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On August 29, surrounded by hundreds of students, alumni, faculty, staff, and industry friends, as well as the mayor of Redmond and Washington State lieutenant governor, DigiPen founder Claude Comair ushered in the 30th anniversary of DigiPen Institute of Technology.

“Thirty years ago, DigiPen started as a dream in my basement,” Comair remarked of the school’s origins. “It was the laughter of everybody 30 years ago. They’d say, ‘You want to use video games to teach computer science and physics? Are your students going to be playing Mario?’ They didn’t know that you don’t play with Mario. [At DigiPen] you live with Mario,” Comair said, eliciting a roaring ovation from the crowd.

The sunny on-campus ceremony, featuring food, outdoor carnival games, an exhibition of technological artifacts from DigiPen’s three-decade history, and even DigiPen trivia, marked a watershed moment in the school’s expanding legacy.

A group of DigiPen students smiling for the camera at the DigiPen 30th Anniversary Celebration
Students and alumni gathered for a giant BBQ cookout and games on DigiPen’s Redmond campus.

Starting as a computer simulation and animation company in Vancouver, British Columbia, in 1988, DigiPen quickly turned its attention to education and training. In 1994, after partnering with Nintendo of America, DigiPen launched a series of two-year diploma programs in video game programming and digital animation, helping graduates to launch successful careers as animators and software engineers at some of the biggest up-and-coming entertainment studios in North America. Then, after relocating to Redmond, Washington, in 1998, DigiPen became the first school in the world to offer a four-year bachelor’s degree with a primary focus on video game technology and development. The college’s degree programs later expanded to encompass related subjects in digital art and animation, computer science and engineering, game design, and music and sound design.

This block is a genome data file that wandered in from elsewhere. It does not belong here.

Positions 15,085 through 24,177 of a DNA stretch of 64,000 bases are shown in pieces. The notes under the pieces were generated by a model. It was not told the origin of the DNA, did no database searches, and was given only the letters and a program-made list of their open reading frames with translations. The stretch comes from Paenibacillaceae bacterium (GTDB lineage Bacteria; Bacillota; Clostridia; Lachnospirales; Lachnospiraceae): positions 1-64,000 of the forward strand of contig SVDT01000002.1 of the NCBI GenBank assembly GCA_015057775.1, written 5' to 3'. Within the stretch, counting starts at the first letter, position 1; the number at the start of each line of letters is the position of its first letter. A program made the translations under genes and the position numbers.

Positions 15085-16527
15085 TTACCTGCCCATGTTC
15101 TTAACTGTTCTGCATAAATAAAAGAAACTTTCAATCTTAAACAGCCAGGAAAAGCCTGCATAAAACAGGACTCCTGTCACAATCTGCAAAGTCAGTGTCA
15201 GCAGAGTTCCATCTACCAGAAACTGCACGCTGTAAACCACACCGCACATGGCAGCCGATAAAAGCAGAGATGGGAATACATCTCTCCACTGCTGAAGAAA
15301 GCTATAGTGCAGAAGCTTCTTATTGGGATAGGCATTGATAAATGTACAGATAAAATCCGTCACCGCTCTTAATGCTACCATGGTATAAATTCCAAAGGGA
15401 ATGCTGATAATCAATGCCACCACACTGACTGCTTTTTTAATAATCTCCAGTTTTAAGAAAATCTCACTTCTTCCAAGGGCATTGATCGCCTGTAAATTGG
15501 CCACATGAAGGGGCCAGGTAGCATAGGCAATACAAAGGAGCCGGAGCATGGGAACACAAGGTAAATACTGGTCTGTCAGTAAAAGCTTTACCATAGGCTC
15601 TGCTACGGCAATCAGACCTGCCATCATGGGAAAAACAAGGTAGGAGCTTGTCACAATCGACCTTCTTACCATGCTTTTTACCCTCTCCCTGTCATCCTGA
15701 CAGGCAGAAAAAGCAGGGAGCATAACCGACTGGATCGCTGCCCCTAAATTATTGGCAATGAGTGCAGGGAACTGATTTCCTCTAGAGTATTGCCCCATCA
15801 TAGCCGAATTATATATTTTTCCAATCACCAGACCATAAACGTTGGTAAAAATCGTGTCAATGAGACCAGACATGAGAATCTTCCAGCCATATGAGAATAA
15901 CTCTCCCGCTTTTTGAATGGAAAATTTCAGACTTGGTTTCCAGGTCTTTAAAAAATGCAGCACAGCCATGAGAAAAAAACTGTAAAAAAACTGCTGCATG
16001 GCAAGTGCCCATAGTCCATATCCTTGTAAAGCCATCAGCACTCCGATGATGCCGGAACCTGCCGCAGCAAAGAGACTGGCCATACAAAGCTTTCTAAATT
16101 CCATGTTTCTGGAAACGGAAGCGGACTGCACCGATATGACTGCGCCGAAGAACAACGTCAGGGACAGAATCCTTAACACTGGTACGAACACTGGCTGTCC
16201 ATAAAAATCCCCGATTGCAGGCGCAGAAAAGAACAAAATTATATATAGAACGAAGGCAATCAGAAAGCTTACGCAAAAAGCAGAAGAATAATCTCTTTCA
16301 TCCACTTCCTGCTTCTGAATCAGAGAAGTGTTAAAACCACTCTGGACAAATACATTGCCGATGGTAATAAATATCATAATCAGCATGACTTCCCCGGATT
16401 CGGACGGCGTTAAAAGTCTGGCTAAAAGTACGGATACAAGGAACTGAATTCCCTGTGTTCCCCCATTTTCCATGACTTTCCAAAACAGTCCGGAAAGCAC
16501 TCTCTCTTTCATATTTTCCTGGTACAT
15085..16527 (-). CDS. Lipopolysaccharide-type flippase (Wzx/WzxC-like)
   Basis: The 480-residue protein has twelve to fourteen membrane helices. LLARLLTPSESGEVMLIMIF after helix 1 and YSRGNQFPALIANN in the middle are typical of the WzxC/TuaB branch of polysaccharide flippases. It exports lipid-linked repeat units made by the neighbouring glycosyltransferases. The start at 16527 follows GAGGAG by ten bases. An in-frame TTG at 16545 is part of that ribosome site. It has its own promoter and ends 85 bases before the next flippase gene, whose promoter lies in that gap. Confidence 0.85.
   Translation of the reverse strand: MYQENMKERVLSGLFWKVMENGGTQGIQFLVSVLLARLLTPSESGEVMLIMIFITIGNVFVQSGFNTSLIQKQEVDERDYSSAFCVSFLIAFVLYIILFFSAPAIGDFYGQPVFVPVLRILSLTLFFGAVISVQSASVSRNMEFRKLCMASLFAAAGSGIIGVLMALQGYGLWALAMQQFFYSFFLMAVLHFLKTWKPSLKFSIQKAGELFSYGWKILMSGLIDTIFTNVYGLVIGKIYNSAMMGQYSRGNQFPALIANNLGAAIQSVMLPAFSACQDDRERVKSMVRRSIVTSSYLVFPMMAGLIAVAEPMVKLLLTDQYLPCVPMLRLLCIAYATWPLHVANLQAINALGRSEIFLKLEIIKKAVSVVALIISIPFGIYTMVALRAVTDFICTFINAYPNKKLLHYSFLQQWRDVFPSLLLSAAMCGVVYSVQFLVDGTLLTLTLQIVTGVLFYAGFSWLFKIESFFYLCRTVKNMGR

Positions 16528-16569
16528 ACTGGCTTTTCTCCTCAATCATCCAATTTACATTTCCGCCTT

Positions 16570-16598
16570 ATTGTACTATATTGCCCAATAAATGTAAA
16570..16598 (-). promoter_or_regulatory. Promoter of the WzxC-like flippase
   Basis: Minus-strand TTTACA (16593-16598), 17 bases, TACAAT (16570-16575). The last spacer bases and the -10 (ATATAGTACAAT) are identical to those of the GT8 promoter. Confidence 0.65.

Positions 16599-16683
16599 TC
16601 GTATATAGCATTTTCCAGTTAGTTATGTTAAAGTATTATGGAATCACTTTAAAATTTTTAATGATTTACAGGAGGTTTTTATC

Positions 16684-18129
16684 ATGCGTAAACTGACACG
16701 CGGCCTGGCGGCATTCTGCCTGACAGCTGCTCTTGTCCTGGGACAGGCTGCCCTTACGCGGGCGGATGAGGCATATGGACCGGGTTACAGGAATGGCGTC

“We were invited to come to Washington by then Governor [Gary] Locke, and we came here to register the first degree, the Bachelors of Science in Computer Science in Real-Time Interactive Simulation degree. And it happened to be that it was the first of its kind in the world. So, we were pioneers,” Comair said at the anniversary event. “To my recollection, when we arrived there were maybe nine game companies in the entire state. There are now over 400 and growing.”

DigiPen students play human foosball on an inflatable court
One of the many games on hand at the celebration: human foosball.

Lt. Gov. Cyrus Habib also praised DigiPen’s contributions to the growth of Washington’s interactive media industry. “Not only the interactive entertainment sector, but the larger information technology sector is central to our economic development strategy in this state,” Habib said. “DigiPen constitutes a whole new model of education. The skills you gain, the education you’ve earned here, leads to and enriches our talent pool throughout the entire tech sector and beyond.”

Redmond Mayor John Marchione broke down the effect DigiPen has had on the economy even further during his own speech.

Our graduates have put us in the best place in the world.”

“We’re approaching 90,000 jobs in Redmond and 60,000 residents,” Marchione said. “That’s a very good problem. Why do we have this problem? Because we have talent. And DigiPen is a huge part in producing that talent every year.”

DigiPen’s reach has expanded far beyond the Pacific Northwest. In addition to establishing international campuses in Singapore in 2008 and Bilbao, Spain, in 2011, DigiPen has also cultivated a handful of educational partnerships with universities in South Korea, Thailand, and other countries looking to expand their digital economies. Graduates from across DigiPen’s programs have gone on to ship more than 1,000 commercial games, landing jobs with more than 450 companies around the world.

Even today, DigiPen continues to shape new curriculum that will prepare graduates for the career opportunities of the future, both in the game industry and beyond. In 2019, DigiPen’s Redmond campus will begin offering a new Bachelor of Science in Computer Science in Machine Learning program — one of the few machine learning programs offered as a four-year Bachelor’s degree.

“A good school is never defined by the premises, or the amount of staff, or the amount of computers, or the type of laboratories you maintain,” Comair said. “It is actually judged only by the result of the graduates, if they go out and find a job and make a difference in the world. Our graduates have put us in the best place in the world, a small school with a unique pedagogy and new way of approaching the challenge of education.”